The Flaming Lips at the Greek: Better Than Woodstock
View more photos in the Flaming Lips slideshow.
Woodstock, schmoodstock. That was a one-time event. It rained, people were messed up on bad acid, and most of the performances, as evidenced by the new 6-CD Woodstock box set, sucked. And yet, and yet, every five years we get the same damned baby-boomer inculcation, a bullshit NPR/NBC/Rolling Stone propaganda fest telling us that this three day party was so transformational an event that it deserves anniversary celebrations.
In the beginning, there was the Digital Womb. And it beget, one by one, the Flaming Lips
Ho hum, another mindblowing Flaming Lips experience. Head exploding. Mind melting. Musically inspired. Joyous.
Not to go all generational on you, but we get the Flaming Lips nearly every summer. Unlike Woodstock, a once in a (self-important) lifetime event, we find meaning not by living in the past, but through the continual affirmation that is the Flaming Lips experience. Their show at the Greek last night was, like the dozens of other times we've seen them, remarkable.
Backstage at the Greek: Costumes and bubbles await the magic
West Coast Sound got an early tease on the evening when we ended up in the Greek Theatres' innards before the show. Down below, rows of Lips costumes and props filled the dressing room. Next door, Wayne Coyne was doing photo shoots and video interviews in anticipation of the upcoming release of the band's twelfth studio album, Embryonic. Up above backstage, jumbo red, yellow and orange balloons filled a room to make it look like the Wonka factory.
From the digital womb was birthed one Wayne Coyne, a Flaming Lip
It was a nice little peak at the workings of the event, like seeing the Wizard of Oz running the machinery of his kingdom. And what a kingdom it was. Beginning with a high-intensity screen projection of a digital naked lady whose dancing was a graceful kind of sexy, soon her image sat and spread to reveal gaping chasm of bright light, out of which she birthed each member of the Flaming Lips, the Oklahoma City psych-rock band who have been blowing minds since 1983.
Soon, dancing furries arose from the ether, and spread the spirit of Oklahoma
Where was the prime-time special on their 25th anniversary?
Embittered? Sure. We're just saying that the Flaming Lips have spread so much enlightened, experiential joy across America and the world, have impacted so many people over their quarter-century, and yet they are, to a certain degree, taken for granted. We're guilty of it, too. We've seen the band in many different incarnations, discovered them when they were on the Midwest punk circuit in the mid-80s, participated in a legendary boombox experience in the early 1990s, saw them during a headphone tour (they handed out FM radio receivers, on which the band had created a whole other layer of music that they played along to live). When the notion of seeing them at the Greek arose, we of course decided to go, but didn't think that much about the show in advance.
There was confetti, balloons, fog, and lots and lots of (medicinal) marijuana intake
Probably just as well, because our lax attitude meant that we had diminished expectations, which, of course, meant that the adrenalin rush we got when the Lips broke into "Race for the Prize" to open the show was way way intense. Off to the races, indeed. (The less said about Ghostland Observatory, the better. We'll never understand their allure. And Stardeath and the White Dwarves, also from Oklahoma City, opened with an capable but unmemorable show, despite an excellent take on Madonna's "Borderline.")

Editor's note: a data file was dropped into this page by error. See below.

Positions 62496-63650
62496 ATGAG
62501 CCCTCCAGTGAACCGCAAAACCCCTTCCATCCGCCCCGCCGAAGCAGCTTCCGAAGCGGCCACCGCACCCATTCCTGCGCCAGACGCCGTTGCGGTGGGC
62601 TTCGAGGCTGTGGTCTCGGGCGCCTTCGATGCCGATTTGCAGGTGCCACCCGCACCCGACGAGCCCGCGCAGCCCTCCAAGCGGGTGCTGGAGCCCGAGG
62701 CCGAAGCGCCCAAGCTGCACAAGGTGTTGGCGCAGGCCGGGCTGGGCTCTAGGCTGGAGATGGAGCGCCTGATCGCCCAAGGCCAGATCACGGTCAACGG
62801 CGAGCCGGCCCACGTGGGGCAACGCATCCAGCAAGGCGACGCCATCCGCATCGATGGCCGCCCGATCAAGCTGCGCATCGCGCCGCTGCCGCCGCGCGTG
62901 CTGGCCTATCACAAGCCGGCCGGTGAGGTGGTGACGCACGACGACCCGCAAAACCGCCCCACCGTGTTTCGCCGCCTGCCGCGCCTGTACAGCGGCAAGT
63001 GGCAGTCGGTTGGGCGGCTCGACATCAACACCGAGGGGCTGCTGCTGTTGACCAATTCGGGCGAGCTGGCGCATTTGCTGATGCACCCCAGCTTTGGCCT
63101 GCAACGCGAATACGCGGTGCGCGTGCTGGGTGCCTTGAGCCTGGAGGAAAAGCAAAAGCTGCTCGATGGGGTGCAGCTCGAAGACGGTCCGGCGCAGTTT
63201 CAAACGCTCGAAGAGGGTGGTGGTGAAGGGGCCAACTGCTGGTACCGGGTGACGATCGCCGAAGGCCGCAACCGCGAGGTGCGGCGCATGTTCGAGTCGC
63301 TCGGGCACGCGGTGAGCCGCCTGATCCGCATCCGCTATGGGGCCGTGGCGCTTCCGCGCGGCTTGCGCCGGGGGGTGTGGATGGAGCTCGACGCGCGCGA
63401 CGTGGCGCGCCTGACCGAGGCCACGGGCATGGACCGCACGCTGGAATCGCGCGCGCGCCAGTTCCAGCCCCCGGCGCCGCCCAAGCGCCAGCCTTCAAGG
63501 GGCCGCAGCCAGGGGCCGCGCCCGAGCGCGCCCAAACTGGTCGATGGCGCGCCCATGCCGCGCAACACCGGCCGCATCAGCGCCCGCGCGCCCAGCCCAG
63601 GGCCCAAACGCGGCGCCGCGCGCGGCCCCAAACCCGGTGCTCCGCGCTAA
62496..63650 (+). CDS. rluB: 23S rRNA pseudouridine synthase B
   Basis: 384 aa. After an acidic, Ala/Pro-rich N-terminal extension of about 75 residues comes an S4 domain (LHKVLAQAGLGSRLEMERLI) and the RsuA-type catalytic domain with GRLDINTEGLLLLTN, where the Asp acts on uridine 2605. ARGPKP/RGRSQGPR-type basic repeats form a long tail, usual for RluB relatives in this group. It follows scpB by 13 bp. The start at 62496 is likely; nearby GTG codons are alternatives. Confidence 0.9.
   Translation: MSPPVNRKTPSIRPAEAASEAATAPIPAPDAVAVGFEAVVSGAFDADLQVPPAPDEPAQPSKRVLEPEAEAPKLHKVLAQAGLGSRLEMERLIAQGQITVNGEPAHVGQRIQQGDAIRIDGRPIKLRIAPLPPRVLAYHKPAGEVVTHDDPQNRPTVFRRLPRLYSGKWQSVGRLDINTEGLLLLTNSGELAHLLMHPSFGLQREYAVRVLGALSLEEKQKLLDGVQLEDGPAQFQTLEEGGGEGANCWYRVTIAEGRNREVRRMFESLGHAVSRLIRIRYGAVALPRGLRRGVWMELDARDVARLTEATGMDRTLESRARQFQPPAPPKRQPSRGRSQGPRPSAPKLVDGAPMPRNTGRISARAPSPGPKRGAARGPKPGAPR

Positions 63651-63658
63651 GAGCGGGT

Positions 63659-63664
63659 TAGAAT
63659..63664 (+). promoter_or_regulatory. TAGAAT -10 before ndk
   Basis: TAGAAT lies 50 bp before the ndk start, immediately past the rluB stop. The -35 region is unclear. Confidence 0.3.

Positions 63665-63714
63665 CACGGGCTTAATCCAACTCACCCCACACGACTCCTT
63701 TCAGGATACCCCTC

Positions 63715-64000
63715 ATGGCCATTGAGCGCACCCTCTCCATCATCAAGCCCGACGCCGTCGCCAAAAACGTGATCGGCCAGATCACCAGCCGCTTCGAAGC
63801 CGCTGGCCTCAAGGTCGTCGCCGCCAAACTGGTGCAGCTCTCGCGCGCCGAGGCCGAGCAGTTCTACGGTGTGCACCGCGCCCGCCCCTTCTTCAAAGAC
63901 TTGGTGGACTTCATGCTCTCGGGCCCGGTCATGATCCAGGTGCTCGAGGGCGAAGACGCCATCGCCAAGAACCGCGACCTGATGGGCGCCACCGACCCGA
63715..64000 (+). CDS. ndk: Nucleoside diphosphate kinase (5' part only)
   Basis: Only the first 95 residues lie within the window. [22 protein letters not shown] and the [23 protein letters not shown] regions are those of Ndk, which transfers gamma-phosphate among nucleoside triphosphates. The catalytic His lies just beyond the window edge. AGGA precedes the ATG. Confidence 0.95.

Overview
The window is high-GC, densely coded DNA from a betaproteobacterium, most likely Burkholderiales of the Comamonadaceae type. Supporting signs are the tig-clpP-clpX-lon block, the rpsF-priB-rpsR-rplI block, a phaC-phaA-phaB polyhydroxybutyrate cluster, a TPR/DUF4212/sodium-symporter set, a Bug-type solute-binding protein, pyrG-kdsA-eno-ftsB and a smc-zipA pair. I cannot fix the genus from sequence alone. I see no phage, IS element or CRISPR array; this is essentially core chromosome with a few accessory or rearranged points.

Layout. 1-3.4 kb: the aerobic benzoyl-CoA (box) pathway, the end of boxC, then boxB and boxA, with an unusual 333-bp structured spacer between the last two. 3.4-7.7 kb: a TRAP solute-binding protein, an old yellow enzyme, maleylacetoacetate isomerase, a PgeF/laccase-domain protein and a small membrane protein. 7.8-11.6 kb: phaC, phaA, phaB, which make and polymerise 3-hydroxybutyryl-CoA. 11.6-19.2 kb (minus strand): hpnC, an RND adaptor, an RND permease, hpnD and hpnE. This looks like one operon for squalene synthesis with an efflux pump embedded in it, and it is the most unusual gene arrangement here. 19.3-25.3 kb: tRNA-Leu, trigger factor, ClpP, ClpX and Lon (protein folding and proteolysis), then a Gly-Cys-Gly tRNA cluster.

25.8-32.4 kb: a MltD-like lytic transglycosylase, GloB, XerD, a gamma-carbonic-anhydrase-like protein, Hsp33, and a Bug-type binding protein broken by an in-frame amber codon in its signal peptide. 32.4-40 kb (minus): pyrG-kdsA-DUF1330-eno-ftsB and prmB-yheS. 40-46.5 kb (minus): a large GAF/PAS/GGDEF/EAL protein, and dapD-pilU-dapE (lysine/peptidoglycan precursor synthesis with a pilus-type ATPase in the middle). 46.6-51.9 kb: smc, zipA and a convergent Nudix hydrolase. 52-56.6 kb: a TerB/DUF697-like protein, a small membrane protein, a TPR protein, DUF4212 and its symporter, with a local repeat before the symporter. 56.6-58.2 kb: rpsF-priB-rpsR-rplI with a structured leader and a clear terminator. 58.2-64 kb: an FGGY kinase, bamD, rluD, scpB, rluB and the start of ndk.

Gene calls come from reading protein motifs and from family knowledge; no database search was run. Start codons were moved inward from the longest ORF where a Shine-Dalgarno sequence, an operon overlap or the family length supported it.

The jumbo balloons came out, bounced around the Greek for the duration of the show (the wind was blowing northwest, and the audience worked hard to keep them from drifting away), along with the typically inspired visual feast: video, strobes, confetti, fog, dancing creatures, more fog, more strobe, more confetti.
Soon, a new world was born, one bountiful with confetti and balloons
The Lips offered a rundown of music from throughout their career -- though they tend to ignore the first five years of their existence. Last night they delivered themes and variations, played what the crowd wanted to hear without kowtowing. (See full set list below.) Our highlight, surprisingly, was the amazing new song "Convinced of the Hex," a hard, mantra-esque space-jam that sounds like some weird collision of German krautrock and the Beatles' "Tomorrow Never Knows."
Soon, the Lips developed disciples, who spread the gospel
But, really, does it come as any surprise that the Lips offered an epiphany? They do it all the time. That's what draws the diehards, what makes their shows not just concerts but experiences. These experiences take a lot of work to create, and the band continues to do it year in and year out. It's amazing what they do. It's not like they did one awesome thing 40 years ago and now repackage it every few years to milk a little more cash out of the cow. They keep going, and they do it with the purest of intentions. That's a really great thing.
Flaming Lips at the Greek Theatre, August 18, 2009
Untitled Vaginal Intro
Race For The Prize
Silver Trembling Hands
The Yeah Yeah Yeah Song
Enthusiasm For Life Defeats Internal Existential Fear
Convinced Of The Hex
Vein Of Stars
The Firebird Suite
Yoshimi Battles The Pink Robots Pt. 1
Pompeii Am Götterdämmerung
Do You Realize? (encore)
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